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Make Content Marketing Work For You


“Content marketing” is a widely used term in the sales and marketing world, but for small business owners or the not-so-savvy marketer, it can imply something elusive and foreign. Wherever your roofing business fits in the marketing sophistication spectrum, content marketing can be a powerful tool to understand.

In this article, we’ll explore the basics of content marketing and how to apply them to grow and maintain a more successful roofing company.

What is content marketing?

At its most basic definition, content marketing is simply storytelling. It’s the act of telling your potential customers the story of who you are and what that means to them. More specifically, the Content Marketing Institute defines content marketing as “a strategic marketing approach focused on creating and distributing valuable, relevant, and consistent content to attract and retain a clearly defined audience — and, ultimately, to drive profitable customer action.”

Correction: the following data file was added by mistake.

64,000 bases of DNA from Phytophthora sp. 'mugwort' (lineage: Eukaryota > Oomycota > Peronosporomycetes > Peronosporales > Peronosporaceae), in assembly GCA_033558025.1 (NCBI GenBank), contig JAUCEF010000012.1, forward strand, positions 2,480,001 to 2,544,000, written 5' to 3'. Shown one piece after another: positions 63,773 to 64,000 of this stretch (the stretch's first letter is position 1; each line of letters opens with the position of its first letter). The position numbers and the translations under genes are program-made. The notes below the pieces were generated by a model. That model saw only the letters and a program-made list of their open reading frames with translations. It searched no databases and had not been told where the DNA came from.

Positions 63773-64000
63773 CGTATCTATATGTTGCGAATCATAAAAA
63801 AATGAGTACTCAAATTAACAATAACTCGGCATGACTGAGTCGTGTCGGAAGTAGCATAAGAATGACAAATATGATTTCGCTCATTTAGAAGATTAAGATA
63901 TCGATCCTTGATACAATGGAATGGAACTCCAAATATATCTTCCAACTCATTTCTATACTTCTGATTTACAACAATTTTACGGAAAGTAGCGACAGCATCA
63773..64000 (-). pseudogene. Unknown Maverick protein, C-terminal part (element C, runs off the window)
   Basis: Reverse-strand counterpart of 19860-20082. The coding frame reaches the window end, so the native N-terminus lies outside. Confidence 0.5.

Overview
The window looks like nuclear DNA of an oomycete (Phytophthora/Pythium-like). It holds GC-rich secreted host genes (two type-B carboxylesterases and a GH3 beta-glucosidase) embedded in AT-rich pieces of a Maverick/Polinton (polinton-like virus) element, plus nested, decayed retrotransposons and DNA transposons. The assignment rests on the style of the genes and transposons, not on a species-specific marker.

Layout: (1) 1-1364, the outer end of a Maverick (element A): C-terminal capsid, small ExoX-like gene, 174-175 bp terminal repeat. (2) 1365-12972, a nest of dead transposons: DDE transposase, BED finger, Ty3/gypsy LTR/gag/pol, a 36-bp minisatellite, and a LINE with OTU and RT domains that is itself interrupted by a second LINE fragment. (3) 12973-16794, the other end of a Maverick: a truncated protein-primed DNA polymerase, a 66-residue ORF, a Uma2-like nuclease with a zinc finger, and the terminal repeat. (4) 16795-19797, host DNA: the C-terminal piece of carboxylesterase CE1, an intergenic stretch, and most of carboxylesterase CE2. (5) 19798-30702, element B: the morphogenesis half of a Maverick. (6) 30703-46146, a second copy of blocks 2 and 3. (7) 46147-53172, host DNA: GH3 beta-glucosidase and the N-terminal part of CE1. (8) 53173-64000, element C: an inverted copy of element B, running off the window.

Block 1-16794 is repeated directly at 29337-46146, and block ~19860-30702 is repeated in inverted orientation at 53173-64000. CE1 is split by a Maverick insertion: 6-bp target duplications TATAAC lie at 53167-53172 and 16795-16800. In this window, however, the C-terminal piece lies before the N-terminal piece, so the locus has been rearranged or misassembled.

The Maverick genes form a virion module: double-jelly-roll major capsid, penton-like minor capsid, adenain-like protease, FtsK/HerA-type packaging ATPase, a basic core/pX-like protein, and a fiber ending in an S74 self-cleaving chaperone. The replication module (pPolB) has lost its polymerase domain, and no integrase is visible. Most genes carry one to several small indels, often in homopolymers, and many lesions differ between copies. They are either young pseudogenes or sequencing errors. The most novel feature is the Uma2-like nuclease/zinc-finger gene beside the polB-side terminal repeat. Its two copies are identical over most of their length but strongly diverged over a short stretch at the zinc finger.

Though the term wasn’t coined until the turn of the 21st century, brands have been creating and using content to tell their stories for over a century, with the first content marketing attributed to John Deere in 1895 with the launch of their branded magazine, The FurrowFast forward to the last decade, and, by 2011, 88% of brands were utilizing content marketing in their marketing strategies and designating 25% of their marketing budgets to do so.

While that seems like a lot to spend on one marketing tactic, it makes sense. Content is much like the shingle of marketing: You need a lot of other things to put together a correctly installed roof, but everything is tied together by the shingle that your homeowner chooses. You can’t build a roof without a shingle (okay, we know that’s not completely true, but stay with us for the sake of the analogy), and, likewise, you can’t build marketing without great content.

What can content marketing do for me?

If marketing isn’t something you do every day for your business, it may seem daunting to jump into a more advanced technique. However, whether you’ve deemed it “content marketing” or not, you’re likely already doing it. And with the right awareness and strategy, you can make it work hard for your bottom line.